News & Updates

Te Ruru – Co-creating an Indigenous Systems Change Framework

Systems thinking is a way of looking at the world that recognises the interconnectedness of both natural and human-made systems. Through the Kia Puāwai programme we have been able to explore what our own systems change framework might look like – a framework to help us guide our aspirations to use the Kia Puāwai research as an agent of change.

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Hauiti perceptions of home

As we, the Tō mātou kāinga research project team transition to the next project phase, we were lucky to host a home and housing wānanga with Te Rūnanga o Ngāti Hauiti in early May. This gathering served as a platform for meaningful dialogue and collaboration, as we collectively strive to begin conversations about what a housing strategy for Ngāti Hauiti may look like in the future. In this wānanga we got to explore with the Rūnanga – what could Hauiti look like in 2060? What are Hauiti stories about home? What would a dream papakāinga look like? There was a beautiful exchange of ideas and sharing of kōrero that will undoubtedly enrich our research endeavours and begin crucial planning in this space.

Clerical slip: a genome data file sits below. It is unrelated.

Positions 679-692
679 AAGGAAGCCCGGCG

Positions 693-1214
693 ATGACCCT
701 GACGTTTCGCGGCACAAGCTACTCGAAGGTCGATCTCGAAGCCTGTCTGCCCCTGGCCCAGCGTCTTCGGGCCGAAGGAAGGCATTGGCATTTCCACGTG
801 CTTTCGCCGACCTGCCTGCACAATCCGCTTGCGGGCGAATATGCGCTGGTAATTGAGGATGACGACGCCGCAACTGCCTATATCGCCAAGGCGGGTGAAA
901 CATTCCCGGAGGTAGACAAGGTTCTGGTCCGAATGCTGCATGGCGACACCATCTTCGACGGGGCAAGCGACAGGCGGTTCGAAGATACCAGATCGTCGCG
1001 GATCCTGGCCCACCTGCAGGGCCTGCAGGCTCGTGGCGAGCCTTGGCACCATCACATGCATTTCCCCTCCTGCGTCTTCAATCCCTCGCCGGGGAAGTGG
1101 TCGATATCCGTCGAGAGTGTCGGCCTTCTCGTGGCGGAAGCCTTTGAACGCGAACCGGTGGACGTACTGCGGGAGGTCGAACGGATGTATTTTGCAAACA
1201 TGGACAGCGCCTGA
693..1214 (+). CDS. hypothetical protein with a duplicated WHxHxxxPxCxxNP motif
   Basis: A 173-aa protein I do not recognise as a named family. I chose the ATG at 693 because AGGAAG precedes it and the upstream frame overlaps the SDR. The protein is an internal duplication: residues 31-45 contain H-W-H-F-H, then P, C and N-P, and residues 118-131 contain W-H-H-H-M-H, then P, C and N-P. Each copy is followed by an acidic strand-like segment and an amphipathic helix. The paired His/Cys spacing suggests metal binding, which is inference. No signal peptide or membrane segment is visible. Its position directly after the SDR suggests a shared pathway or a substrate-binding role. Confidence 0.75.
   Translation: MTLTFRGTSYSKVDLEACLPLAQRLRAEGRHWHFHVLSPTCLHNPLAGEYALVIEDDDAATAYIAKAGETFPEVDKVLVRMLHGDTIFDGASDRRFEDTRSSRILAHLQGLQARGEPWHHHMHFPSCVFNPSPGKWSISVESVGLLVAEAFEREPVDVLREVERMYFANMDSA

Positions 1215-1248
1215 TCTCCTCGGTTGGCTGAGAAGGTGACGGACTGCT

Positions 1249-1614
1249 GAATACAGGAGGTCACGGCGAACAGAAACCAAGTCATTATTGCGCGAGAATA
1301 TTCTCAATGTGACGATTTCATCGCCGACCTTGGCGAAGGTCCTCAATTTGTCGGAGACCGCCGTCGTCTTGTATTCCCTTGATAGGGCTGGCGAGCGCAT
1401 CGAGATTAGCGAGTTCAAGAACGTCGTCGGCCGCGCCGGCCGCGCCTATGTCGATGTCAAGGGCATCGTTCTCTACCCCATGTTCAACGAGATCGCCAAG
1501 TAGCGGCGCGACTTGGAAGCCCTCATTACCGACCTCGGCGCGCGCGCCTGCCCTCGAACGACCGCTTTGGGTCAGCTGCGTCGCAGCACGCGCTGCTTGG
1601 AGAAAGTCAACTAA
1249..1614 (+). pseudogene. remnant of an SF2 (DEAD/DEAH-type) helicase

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Research Team Premiere an Animated Film for the Rapua Te Ara Rangatira Project

Research Team Premiere an Animated Film for the Rapua Te Ara Rangatira Project

At its first quarterly strategic hui at Rātā marae, held on 24th of February 2024, Dr Amohia Boulton, Utiku Potaka, and Luke Enoka, members of the Rapua te Ara Rangatira research team premiered an animated film outlining the governance and leadership research being conducted with Ngāti Hauiti.

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Kua puta atu te pukapuka nā a Interim Findings ki te ao mārara!

On November 25, 2023, at Rātā marae, Lead Researcher Dr. Amohia Boulton and Senior Researcher Utiku Potaka provided an in-depth update on the Rapua te ara Rangatira study to Te Rūnanga o Ngāti Hauiti. The session concluded with the official launch of the first publication from the study, Rapua te Ara Rangatira, Kia Hikitia Ai Te Oranga: Interim Findings.

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Translation, Uptake and Impact (TUI) – ĀROA: Finding your political voice